Climate change is still ignored in corporate analysis and planning according to a new survey by the Institute of Management Accountants (IMA).
The new survey in which more than 500 respondents working in corporate finance were included, revealed that 32% of the respondents believe that their organization does not consider climate change in their enterprise risk management. Only 7% said their company has a dedicated climate risk management process, while 15% said their in-house enterprise risk management includes climate risks among a wider range of ESG risks.
According to the survey findings finance was identified as one of the least likely departments to be involved in climate risk management. More than one-quarter of respondents said finance and accounting staff only occasionally take part in climate risk management, while 18% said their finance team doesn’t participate in climate risk management at all.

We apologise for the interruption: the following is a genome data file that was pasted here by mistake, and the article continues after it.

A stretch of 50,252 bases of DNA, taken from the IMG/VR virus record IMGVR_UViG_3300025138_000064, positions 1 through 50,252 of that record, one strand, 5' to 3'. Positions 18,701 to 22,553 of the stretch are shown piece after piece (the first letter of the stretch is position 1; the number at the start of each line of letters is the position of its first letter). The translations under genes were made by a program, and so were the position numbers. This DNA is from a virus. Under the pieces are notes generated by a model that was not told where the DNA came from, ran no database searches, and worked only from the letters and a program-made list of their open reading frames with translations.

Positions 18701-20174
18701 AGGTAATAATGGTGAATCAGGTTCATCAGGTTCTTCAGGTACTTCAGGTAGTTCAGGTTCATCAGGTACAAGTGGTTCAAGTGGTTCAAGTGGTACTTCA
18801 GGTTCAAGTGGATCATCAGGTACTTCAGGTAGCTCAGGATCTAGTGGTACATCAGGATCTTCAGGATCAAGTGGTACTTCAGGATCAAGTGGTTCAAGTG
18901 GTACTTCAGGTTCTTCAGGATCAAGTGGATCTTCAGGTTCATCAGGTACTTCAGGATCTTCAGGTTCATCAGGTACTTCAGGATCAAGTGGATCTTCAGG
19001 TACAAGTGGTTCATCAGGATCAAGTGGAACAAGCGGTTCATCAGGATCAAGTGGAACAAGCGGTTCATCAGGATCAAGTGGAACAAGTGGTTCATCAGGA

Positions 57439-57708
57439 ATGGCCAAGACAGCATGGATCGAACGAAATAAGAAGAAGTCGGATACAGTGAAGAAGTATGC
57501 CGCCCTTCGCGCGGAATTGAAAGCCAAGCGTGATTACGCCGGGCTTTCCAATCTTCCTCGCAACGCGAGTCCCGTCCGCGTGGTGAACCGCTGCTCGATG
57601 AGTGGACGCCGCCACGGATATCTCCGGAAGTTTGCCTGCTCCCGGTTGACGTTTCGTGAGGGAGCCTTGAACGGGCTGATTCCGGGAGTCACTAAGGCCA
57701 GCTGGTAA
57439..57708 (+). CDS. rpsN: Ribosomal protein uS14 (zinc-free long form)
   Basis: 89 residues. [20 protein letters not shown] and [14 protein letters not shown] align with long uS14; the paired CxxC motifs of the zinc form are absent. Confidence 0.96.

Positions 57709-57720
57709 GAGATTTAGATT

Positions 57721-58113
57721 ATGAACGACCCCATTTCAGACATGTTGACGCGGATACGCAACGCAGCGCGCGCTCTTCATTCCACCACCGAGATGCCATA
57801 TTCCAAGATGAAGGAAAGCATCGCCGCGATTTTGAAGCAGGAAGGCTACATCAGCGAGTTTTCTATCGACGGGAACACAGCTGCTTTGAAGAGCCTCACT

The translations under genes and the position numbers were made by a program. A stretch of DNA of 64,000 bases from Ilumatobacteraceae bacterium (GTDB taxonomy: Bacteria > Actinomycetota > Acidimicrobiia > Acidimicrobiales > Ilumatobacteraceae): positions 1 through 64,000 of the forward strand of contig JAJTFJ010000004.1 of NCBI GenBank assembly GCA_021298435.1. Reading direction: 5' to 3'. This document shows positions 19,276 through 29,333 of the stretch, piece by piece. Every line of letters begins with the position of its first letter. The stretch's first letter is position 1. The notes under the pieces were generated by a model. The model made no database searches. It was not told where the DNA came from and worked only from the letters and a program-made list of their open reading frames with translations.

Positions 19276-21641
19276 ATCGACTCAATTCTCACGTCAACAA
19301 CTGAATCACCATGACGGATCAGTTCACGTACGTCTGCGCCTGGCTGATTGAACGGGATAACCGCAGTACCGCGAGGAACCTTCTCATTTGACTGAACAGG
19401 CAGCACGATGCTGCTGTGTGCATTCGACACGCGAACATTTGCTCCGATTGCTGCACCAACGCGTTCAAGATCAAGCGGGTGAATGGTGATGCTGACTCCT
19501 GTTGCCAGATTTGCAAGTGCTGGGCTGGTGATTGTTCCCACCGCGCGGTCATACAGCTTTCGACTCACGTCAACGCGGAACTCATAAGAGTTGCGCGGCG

In addition, chief finance officers and CEOs were found to have a shorter-term focus on risk analysis than their lenders and investors. The IMA says this mismatch poses a “significant challenge that requires attention to implementing strategies and reporting around climate issues.”
While many large companies release sustainability reports, small businesses — which make up 99% of registered US businesses — are lagging behind. This may put them at a disadvantage when it comes to attracting fresh capital.
Just over half of all respondents said they are not using sustainable business information in their decision-making at all. Only 26% said this information is used to identify and assess risks.
The respondents skewed towards private companies. About three-quarters of the respondents come from private firms, and 64% come from entities that don’t have to produce public reports.